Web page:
New article on pottery provenience at Tell es-Safi/Gath
As I mentioned a few days ago, “we are on a roll!” In last few days/weeks, quite a few popular and scholarly publications have appeared that deal with the finds from the dig.
Today, I would like to briefly mention the following recently published article:
Ben-Shlomo, D., Maeir, A.M., and Mommsen, H. 2007 [in press]. Neutron Activation and Petrographic Analysis of Selected Late Bronze and Iron Age Pottery from Tell es-Safi/Gath, Israel. Journal of Archaeological Science 35.
The article, which has appeared online at the site of the Journal of Archaeological Science, is a study on the origin (provenience) of a selected group of pottery finds from Tell es-Safi/Gath, dating from the Late Bronze, Iron Age I and Iron Age II (for those of you with online access to JAS, the article appears here). The study combines Instrumental Neutron Activation Analysis (INAA) with Thin Section Petrographic Analysis (TSPA) to determine the origin of these objects. Basically, each method enables us to determine the composition of these objects and to determine if they are locally made, and if not, attempt to ID where they originate from.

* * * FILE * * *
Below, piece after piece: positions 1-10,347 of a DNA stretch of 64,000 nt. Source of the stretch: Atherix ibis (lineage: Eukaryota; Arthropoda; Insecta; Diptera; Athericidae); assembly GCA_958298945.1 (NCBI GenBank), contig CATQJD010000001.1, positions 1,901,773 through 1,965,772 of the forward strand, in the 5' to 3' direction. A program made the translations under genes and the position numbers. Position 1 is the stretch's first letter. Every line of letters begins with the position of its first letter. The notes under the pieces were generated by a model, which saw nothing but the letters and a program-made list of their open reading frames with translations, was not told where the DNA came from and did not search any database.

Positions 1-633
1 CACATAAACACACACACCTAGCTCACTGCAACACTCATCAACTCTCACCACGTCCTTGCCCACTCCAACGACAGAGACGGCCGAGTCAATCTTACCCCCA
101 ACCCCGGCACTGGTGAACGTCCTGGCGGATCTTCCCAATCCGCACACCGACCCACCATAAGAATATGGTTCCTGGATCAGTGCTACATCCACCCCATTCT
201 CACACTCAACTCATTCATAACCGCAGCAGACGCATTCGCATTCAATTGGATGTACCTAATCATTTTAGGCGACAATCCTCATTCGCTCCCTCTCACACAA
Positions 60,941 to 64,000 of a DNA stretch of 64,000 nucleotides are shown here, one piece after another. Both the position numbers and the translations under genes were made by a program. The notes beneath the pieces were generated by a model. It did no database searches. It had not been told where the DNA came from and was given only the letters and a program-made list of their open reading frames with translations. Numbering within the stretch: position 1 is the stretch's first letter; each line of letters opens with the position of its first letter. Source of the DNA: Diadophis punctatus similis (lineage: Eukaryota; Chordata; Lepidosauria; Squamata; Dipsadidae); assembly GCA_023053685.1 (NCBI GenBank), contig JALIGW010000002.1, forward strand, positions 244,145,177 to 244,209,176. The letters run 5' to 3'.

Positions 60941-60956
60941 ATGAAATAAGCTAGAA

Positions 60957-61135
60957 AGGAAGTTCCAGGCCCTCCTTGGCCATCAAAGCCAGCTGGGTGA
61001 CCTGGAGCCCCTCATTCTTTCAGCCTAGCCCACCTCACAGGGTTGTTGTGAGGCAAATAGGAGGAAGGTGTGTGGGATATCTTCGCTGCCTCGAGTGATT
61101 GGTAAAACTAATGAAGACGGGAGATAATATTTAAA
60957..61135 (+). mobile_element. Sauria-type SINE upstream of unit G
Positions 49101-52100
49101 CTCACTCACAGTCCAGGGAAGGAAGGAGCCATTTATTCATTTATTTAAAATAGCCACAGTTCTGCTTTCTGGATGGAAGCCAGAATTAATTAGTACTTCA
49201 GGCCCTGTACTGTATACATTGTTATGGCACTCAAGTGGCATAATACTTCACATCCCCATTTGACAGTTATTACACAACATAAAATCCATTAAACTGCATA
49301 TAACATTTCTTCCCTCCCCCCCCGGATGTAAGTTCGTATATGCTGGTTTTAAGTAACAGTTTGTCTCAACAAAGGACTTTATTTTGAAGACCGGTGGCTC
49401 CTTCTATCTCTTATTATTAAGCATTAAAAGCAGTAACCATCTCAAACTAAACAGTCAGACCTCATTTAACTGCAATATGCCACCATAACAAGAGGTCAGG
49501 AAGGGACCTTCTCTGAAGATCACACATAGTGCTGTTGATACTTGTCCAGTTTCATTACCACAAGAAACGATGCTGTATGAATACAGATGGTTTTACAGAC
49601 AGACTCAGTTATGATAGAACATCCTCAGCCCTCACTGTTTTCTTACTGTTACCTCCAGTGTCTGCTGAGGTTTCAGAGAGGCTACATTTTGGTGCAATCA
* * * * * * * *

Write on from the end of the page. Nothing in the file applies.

The study was carried out by David Ben-Shlomo (who has done quite a lot of petrographic analyses of finds from Tell es-Safi/Gath and just published a book on the decorated Philistine pottery), Hans Mommsen (a physisist, an expert on INAA from Bonn) and myself.
Among the various objects that were examined we can mention the following:
1) A Mycenanean sherd from the Late Bronze Age – the production location was somewhere in the Argolid, Greece.
2) A Syrian-Style, Late Bronze Age figurine, which is locally produced in the region of Tell es-Safi/Gath.
3) A Phoenician-style, fluted bowl, dating to the late Iron Age IIA, is locally-made as well.
4) A sherd of a unique, proto-geometric Greek vessel, dating to the 10th cent. BCE – possibly the earliest imported proto-Geometric vessel in the Levant.
5) A Late Bronze Age sherd with an incised Hieratic Egyptian inscription, has been shown to be locally-made as well.
This study, which combines a variety of analytic procedures, has provided some very interesting and important results. It serves as an excellent example of the inter- and multi-disciplinary facets of modern archaeological research, and how all archaeological research should be conducted today. Needless to say, as I have mentioned often before, we are trying to implement a wide range of such inter-disciplinary work in the Tell es-Safi/Gath excavations.